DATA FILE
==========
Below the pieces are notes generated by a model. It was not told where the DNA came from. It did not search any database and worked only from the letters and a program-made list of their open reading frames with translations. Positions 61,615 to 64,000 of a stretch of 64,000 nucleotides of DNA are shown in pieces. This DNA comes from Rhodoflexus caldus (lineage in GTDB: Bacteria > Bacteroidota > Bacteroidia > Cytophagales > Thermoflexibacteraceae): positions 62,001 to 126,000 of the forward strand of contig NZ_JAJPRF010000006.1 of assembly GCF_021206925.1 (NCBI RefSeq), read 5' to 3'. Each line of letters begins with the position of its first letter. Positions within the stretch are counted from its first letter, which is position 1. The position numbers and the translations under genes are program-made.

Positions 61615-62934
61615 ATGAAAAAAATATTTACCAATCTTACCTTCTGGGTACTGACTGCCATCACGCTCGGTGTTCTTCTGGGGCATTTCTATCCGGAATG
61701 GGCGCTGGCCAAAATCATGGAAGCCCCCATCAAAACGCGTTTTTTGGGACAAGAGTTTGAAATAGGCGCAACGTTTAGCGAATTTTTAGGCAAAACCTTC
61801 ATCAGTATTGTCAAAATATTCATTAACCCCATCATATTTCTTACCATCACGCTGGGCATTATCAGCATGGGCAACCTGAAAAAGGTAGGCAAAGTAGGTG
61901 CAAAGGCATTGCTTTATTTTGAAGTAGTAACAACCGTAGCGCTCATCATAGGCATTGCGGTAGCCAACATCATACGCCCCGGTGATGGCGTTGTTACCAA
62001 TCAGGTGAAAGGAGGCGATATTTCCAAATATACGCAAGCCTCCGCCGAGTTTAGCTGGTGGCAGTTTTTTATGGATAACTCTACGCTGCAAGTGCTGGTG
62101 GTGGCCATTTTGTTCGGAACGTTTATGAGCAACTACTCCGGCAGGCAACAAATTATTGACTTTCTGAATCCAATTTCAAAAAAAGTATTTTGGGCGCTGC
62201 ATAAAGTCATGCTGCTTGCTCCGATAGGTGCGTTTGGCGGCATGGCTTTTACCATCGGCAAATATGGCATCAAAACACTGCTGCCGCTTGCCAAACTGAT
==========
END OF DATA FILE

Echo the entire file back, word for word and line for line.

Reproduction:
Below the pieces are notes generated by a model. It was not told where the DNA came from. It did not search any database and worked only from the letters and a program-made list of their open reading frames with translations. Positions 61,615 to 64,000 of a stretch of 64,000 nucleotides of DNA are shown in pieces. This DNA comes from Rhodoflexus caldus (lineage in GTDB: Bacteria > Bacteroidota > Bacteroidia > Cytophagales > Thermoflexibacteraceae): positions 62,001 to 126,000 of the forward strand of contig NZ_JAJPRF010000006.1 of assembly GCF_021206925.1 (NCBI RefSeq), read 5' to 3'. Each line of letters begins with the position of its first letter. Positions within the stretch are counted from its first letter, which is position 1. The position numbers and the translations under genes are program-made.

Positions 61615-62934
61615 ATGAAAAAAATATTTACCAATCTTACCTTCTGGGTACTGACTGCCATCACGCTCGGTGTTCTTCTGGGGCATTTCTATCCGGAATG
61701 GGCGCTGGCCAAAATCATGGAAGCCCCCATCAAAACGCGTTTTTTGGGACAAGAGTTTGAAATAGGCGCAACGTTTAGCGAATTTTTAGGCAAAACCTTC
61801 ATCAGTATTGTCAAAATATTCATTAACCCCATCATATTTCTTACCATCACGCTGGGCATTATCAGCATGGGCAACCTGAAAAAGGTAGGCAAAGTAGGTG
61901 CAAAGGCATTGCTTTATTTTGAAGTAGTAACAACCGTAGCGCTCATCATAGGCATTGCGGTAGCCAACATCATACGCCCCGGTGATGGCGTTGTTACCAA
62001 TCAGGTGAAAGGAGGCGATATTTCCAAATATACGCAAGCCTCCGCCGAGTTTAGCTGGTGGCAGTTTTTTATGGATAACTCTACGCTGCAAGTGCTGGTG
62101 GTGGCCATTTTGTTCGGAACGTTTATGAGCAACTACTCCGGCAGGCAACAAATTATTGACTTTCTGAATCCAATTTCAAAAAAAGTATTTTGGGCGCTGC
62201 ATAAAGTCATGCTGCTTGCTCCGATAGGTGCGTTTGGCGGCATGGCTTTTACCATCGGCAAATATGGCATCAAAACACTGCTGCCGCTTGCCAAACTGAT